The Chemical Brothers in Mixmag December 1995

Mixmag | DECEMBER 1995: YEAR OF THE BEATS.

DECEMBER 1995: YEAR OF THE BEATS

Words: Andy Pemberton
Originally published in Mixmag December 1995

Chicago. At least that was the view you glimpsed from the hotel window earlier this afternoon. Middle of a five-week tour and now you’re in post gig limbo. It’s something unspeakable in the AM, and you’re too wired from the gig to go to bed, but you’re shagged from days spent on the road. Your body clock is fucked – wound forward and then back again by transatlantic flights and cross continent jetting. Time has never felt so relative. Feeling this weird has begun to be a way of life. Better start drinking beer, and maybe enjoying the other recreational substances always made available to a visiting popular music band. Maybe that way you can inject some colour into the grey grind of touring.

A guy walks into the dressing room. Freaky looking geezer smoking Salem brand cigarettes. He starts talking to you in a deeply southern, flatbed truck drawl. The words creep out of his disgusting fucking mouth so slow, he’s obviously not used to being interrupted. He says he’s a Southern rock fan, whatever the hell that is, but he reeks of bad vibes – American, but evil fuckers smell the same anywhere. Has to be a drug dealer. This sonovabitch is mumbling away and fumbling in his pocket and, hey big surprise, he pulls out the biggest stash of cocaine. He cuts himself a line longer and wider than the Hudson river. And schniffs the whole lot in one go. Jesus H Christ.

It’s like a bad dream, but it isn’t happening to you. It’s happening to the Chemical Brothers. Someone asks him his name. And this creepy bastard drawls in slo mo, just for extra effect, “Folks mostly call me Satan.” “At that moment we looked at each other and thought, ‘Oh boy, locked in a dressing room with a man called Satan. Really scary,’” says Tom later. They quit the dressing room double quick. Ed took pictures of the guy and he’s wondering whether they’ll come out. It’s been one hell of a year for The Chemical Brothers.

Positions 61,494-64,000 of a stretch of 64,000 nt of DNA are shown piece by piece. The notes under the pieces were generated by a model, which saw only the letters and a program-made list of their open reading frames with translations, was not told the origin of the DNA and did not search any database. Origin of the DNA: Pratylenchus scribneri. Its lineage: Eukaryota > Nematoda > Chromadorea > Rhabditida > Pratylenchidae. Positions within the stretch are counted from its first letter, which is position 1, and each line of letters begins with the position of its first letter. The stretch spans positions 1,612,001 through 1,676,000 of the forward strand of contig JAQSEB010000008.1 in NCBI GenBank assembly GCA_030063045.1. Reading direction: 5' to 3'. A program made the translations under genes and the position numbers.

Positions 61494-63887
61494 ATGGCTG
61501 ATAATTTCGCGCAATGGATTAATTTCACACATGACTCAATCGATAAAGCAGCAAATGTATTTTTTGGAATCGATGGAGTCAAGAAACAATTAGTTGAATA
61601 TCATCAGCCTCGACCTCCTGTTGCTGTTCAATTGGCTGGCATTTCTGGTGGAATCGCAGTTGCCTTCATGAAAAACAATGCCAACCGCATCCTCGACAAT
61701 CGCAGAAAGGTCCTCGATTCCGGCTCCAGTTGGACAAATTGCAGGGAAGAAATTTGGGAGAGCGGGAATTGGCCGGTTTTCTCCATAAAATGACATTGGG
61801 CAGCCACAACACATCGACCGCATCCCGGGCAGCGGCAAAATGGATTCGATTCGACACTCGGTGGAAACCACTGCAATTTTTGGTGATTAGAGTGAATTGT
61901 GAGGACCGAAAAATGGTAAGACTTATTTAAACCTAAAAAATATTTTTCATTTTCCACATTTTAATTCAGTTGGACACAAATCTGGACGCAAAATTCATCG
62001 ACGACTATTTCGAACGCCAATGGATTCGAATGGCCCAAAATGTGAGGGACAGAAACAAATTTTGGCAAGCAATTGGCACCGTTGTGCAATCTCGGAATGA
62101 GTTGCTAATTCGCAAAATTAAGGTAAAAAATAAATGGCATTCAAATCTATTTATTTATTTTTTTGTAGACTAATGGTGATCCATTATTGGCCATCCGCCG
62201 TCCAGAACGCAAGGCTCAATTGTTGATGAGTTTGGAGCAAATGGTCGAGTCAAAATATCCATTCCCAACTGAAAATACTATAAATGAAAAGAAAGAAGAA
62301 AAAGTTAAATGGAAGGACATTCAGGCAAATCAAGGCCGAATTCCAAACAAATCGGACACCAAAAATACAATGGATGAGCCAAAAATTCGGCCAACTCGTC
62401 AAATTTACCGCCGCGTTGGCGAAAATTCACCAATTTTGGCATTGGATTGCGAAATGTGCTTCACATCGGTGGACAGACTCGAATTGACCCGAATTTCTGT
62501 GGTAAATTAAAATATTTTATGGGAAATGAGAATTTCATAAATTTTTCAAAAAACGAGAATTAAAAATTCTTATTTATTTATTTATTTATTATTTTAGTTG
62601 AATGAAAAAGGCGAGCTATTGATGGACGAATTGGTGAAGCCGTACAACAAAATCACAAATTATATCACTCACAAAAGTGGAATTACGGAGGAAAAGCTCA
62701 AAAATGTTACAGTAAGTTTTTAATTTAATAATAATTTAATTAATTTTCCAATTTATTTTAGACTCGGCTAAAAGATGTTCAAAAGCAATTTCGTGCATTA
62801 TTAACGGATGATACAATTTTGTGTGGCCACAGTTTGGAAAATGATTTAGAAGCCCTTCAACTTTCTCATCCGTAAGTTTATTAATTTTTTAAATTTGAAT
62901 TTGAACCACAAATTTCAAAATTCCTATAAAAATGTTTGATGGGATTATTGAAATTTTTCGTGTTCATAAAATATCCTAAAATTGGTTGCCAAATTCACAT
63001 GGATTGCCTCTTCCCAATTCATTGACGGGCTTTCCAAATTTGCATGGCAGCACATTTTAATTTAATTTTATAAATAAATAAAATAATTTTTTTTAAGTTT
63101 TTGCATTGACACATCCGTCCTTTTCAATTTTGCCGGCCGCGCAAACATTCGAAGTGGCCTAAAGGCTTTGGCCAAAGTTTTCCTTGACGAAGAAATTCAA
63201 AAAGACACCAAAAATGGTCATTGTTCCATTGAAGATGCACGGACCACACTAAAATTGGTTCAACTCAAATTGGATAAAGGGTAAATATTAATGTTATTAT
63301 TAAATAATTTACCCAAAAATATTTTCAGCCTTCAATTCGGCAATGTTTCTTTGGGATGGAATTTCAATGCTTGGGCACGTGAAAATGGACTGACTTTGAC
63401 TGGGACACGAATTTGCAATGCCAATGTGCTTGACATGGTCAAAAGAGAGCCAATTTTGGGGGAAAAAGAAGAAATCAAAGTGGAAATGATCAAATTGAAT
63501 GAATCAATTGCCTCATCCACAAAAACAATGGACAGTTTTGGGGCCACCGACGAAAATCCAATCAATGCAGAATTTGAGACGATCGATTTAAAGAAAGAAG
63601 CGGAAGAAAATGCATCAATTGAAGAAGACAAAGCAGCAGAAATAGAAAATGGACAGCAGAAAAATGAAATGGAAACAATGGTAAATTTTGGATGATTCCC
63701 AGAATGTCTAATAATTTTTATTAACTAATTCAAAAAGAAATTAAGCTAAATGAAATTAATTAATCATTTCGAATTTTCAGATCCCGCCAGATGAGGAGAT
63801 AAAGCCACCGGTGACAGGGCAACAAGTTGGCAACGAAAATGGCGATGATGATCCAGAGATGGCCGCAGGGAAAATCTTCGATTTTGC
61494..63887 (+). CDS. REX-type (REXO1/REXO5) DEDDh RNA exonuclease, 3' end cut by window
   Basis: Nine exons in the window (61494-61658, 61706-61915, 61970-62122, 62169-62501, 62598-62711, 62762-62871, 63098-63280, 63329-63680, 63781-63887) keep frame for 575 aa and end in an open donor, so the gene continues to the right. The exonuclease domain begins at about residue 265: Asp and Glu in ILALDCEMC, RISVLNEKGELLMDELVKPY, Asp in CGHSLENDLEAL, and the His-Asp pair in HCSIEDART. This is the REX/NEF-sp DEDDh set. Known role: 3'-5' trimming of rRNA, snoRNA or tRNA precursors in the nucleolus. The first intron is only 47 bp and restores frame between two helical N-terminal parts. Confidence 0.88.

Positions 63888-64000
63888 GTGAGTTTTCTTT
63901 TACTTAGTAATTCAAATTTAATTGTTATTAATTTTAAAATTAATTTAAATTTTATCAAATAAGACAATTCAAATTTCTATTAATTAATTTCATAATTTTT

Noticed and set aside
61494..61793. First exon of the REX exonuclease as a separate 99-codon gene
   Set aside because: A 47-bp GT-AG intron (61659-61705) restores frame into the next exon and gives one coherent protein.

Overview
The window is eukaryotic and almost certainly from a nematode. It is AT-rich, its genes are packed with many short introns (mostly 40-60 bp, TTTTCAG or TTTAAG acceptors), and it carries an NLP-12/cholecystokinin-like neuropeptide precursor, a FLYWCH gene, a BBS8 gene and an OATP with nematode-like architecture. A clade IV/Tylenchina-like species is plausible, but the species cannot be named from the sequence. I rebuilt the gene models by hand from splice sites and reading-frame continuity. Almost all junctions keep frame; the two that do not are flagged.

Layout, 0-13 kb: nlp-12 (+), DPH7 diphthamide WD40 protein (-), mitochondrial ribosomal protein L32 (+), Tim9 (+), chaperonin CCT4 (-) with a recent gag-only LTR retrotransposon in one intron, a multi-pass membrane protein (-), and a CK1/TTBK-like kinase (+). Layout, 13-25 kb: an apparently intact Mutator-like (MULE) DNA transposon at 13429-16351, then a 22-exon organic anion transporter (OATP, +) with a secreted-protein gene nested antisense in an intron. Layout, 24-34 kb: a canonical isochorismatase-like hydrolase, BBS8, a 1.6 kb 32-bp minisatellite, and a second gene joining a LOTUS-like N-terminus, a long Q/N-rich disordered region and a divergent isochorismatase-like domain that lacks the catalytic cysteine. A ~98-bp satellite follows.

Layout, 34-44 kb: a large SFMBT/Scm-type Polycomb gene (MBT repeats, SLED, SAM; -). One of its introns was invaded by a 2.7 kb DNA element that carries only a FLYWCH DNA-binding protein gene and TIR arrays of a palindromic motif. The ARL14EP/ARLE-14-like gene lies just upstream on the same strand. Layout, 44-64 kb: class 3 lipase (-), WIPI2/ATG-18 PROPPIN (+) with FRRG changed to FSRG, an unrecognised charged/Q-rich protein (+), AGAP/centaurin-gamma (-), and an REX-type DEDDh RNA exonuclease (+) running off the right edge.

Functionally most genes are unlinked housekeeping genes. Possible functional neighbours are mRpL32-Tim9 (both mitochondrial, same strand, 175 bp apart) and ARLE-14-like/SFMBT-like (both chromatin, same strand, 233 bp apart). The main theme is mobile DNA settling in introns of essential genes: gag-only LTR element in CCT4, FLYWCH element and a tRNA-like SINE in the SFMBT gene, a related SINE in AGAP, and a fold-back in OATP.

“This year has been a real blur,” mumbles Ed, the shorter Chemical Brother with the hair that will never be fashionable, inbetween drags on a white-tipped Malboro Light. “I can’t really string it together, I can’t really remember what happened at all…” and he tails off, looking blearily around the crumbling grandeur of the Gramercy Park Hotel, New York. It’s 2pm and last night’s gig, the partying, the lack of sleep, has taken its toll.

“Mumble…” he continues, incoherently, “… Keith Richards…” His mouth rallies round and he manages to form some words. “There was a Leftfield Party [at the old GLC building in London] at the beginning of the year, that’s one of the markers when this year began.”

Let me refresh his memory. ‘Exit Planet Dust’, The Chemical Brothers debut LP, released June this year went in the album charts at Number Nine and to date has sold 60,000 copies in the UK (25,000) in the US, where full on dance albums are rarely even released). The single ‘Leave Home’, released May his year, went to Number 17. Their ten date UK tour this Autumn, visiting 1,000 capacity venues, sold out in advance. Last year they were the coolest non-DJ DJ act around, their club, the Heavenly Sunday Social, was London’s most talked about, and they were and still are rock music’s favourite remixers. (Oasis’s Noel Gallagher walked into Heavenly office with a demo of ‘Wonderwall’ requesting a remix.) Not only that, but they’ve helped create and have ridden a wave of musical broadmindedness long overdue in dance music. In the two years since ‘Song To The Siren’, their first release, they’ve been successful like most house acts dream of. Right now they’re the hottest things in Doc Martens, the coolest ex-students on the planet. So, like the tubby Irish bloke on the telly says, how did they do that?

Let’s slip back to 1989. Manchester University. History Department. It’s an early Monday morning tutorial. Two seats are empty. In one should sit gangly long haired, Henley-On-Thames Tom and in the other should be Oxford Ed. But they’re not there because at the weekend they went to the Hacienda, queued for three hours, hear Park and Pickering and got completely trousered. Or maybe they got the coach to Venus with Justin Robertson’s Most Excellent posse or maybe they heard him DJ at Spice. Acid house 1 Tutorials 0.